How Assistive Technologies Help Military Caregivers

In a recent study of 564 military caregivers of TBI patients, 33 percent listed one of their tasks as helping their service member with their assistive technology devices (Griffin et al., 2012). So the caregiver must understand how the assistive device functions to be able to assist with its use. The caregiver will be called upon as the wounded warrior learns how to use the device properly, and to help troubleshoot when it’s not working correctly. One way to learn about assistive technologies is to review educational resources and seek out information from various organizations or agencies that focus on disabilities. As a service member succeeds in using an assistive technology, he or she will recognize how valuable it is and be willing to try others. 

Examples of Assistive Technology 

Wounded service members are coming home looking for ways to return to a normal life as much as possible. Because every warrior’s injury is unique, it's important to have an assessment to so that possible assistive technologies can be matched to his or her specific needs. The following examples of assistive technologies, taken from the searchable database systems provided in the AbleData website resource section and the Computer/Electronic Accommodations Program website, are broken down by specific disabilities.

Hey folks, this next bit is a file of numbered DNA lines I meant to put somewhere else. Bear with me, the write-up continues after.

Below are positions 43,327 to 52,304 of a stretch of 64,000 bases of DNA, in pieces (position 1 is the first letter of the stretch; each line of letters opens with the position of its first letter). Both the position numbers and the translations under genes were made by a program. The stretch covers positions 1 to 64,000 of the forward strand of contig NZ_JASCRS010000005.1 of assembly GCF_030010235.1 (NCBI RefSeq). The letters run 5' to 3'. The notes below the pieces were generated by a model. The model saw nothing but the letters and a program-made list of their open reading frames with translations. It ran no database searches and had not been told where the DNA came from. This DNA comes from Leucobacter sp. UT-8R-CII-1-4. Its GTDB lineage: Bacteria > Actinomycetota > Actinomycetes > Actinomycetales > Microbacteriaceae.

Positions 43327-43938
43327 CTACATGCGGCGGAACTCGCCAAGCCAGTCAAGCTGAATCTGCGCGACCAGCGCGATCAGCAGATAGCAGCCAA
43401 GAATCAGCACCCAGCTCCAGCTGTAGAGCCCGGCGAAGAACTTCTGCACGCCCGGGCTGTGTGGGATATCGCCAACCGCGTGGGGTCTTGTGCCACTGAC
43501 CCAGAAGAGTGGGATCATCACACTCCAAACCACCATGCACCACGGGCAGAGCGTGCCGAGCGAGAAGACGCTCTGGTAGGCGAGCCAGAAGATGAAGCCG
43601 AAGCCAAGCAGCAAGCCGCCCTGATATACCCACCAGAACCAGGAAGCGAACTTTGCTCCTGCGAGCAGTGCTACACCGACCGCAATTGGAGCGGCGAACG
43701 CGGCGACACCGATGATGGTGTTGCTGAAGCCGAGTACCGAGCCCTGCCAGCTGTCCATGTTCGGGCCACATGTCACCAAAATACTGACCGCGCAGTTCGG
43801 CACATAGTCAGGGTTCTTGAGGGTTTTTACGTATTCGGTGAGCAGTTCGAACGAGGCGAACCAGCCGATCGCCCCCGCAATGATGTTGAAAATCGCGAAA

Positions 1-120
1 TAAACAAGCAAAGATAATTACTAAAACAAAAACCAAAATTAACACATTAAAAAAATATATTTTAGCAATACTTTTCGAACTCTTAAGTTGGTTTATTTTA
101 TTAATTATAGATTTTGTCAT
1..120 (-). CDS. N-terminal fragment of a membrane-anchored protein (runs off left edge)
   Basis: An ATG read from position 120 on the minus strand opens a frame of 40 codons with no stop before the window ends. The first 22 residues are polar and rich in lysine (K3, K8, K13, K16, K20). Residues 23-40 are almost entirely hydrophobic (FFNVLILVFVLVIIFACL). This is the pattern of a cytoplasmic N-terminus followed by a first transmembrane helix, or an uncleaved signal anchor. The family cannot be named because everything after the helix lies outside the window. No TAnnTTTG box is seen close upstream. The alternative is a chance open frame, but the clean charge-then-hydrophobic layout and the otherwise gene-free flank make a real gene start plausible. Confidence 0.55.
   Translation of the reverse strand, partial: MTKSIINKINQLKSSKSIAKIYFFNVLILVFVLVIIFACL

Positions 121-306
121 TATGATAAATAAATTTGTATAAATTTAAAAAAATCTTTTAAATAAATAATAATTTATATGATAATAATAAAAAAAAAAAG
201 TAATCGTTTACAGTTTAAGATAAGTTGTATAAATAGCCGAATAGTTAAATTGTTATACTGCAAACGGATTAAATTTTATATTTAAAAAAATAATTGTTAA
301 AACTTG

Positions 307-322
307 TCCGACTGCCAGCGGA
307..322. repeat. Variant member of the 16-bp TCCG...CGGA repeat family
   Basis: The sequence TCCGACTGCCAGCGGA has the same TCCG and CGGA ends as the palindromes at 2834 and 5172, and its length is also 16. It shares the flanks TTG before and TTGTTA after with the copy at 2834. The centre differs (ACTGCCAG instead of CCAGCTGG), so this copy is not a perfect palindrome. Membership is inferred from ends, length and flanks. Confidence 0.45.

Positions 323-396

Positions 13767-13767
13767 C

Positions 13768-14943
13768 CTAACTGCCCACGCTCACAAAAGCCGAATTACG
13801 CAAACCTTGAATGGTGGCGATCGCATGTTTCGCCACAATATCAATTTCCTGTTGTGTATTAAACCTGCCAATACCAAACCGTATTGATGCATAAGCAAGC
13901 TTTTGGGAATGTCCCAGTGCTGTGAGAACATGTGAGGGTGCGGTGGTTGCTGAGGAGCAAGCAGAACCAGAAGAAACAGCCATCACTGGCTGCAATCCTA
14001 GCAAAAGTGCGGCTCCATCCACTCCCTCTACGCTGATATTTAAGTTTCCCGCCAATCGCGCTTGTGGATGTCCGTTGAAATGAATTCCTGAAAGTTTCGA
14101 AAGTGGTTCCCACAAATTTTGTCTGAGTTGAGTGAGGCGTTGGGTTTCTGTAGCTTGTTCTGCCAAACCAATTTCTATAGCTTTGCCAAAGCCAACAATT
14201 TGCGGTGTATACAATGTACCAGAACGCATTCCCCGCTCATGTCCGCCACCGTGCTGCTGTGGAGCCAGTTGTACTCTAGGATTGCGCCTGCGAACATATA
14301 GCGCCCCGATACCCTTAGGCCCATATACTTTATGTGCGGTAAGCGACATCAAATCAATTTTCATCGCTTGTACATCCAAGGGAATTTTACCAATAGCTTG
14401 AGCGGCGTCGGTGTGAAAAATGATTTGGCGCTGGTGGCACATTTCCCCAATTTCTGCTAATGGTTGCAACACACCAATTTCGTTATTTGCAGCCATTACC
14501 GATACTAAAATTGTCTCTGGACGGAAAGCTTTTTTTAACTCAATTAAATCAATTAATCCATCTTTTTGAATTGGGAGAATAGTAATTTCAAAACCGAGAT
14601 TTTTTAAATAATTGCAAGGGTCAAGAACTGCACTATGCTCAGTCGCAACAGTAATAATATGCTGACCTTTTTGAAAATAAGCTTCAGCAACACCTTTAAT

Burns

  • Talking computer software uses talking and listening software to provide speech recognition, dictation and to turn text into speech. The software uses voice commands for hands-free computer operation to access MP3 music, weather maps, dictation, Internet browsers, to-do reminders, and email. This type of device is also helpful to warriors with a spinal cord injury and upper extremity, severe physical, mobility, or vision disabilities.

Traumatic Brain Injury

  • Cueing aids to help the wounded warrior remember appointments, medication schedules, and personal contact information.
  • Computer-related equipment and programs including screen readers and personalized keyboards.